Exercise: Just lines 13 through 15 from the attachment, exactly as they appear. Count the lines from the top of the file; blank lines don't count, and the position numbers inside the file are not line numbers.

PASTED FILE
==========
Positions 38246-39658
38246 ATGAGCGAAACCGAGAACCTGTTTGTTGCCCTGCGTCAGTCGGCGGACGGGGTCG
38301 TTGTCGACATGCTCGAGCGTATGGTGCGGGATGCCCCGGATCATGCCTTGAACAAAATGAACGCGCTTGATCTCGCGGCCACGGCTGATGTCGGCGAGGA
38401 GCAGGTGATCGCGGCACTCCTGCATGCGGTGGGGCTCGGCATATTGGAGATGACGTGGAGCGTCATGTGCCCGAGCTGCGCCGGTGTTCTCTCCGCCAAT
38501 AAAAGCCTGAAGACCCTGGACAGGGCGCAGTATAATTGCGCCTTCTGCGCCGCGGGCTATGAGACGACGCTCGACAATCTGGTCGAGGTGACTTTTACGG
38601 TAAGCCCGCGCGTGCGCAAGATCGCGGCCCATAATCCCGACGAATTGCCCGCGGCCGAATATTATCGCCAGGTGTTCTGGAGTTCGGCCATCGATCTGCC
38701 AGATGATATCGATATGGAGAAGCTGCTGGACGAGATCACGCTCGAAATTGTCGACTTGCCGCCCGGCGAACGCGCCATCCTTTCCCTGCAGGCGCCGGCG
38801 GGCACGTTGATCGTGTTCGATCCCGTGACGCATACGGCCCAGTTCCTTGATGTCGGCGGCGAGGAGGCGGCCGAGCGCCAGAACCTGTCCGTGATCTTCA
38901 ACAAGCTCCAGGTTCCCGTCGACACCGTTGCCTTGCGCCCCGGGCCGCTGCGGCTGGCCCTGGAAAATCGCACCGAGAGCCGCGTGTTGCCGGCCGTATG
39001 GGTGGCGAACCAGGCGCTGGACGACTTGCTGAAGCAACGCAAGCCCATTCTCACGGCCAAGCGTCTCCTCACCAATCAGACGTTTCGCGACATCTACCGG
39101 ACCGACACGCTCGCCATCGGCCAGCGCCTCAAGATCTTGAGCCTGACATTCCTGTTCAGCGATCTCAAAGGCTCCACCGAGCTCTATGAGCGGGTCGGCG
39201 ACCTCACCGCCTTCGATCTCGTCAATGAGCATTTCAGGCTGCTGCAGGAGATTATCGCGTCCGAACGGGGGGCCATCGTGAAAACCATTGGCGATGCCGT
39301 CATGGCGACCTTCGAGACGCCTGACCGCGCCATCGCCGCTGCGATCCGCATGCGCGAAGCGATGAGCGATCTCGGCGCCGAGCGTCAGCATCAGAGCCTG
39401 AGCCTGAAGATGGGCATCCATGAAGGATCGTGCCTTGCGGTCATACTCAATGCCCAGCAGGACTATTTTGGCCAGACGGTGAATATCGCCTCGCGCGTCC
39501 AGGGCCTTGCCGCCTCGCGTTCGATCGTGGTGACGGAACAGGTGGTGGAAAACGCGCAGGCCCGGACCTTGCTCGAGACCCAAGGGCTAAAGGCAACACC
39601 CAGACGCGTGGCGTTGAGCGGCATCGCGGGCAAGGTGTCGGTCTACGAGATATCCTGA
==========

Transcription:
39301 CATGGCGACCTTCGAGACGCCTGACCGCGCCATCGCCGCTGCGATCCGCATGCGCGAAGCGATGAGCGATCTCGGCGCCGAGCGTCAGCATCAGAGCCTG
39401 AGCCTGAAGATGGGCATCCATGAAGGATCGTGCCTTGCGGTCATACTCAATGCCCAGCAGGACTATTTTGGCCAGACGGTGAATATCGCCTCGCGCGTCC
39501 AGGGCCTTGCCGCCTCGCGTTCGATCGTGGTGACGGAACAGGTGGTGGAAAACGCGCAGGCCCGGACCTTGCTCGAGACCCAAGGGCTAAAGGCAACACC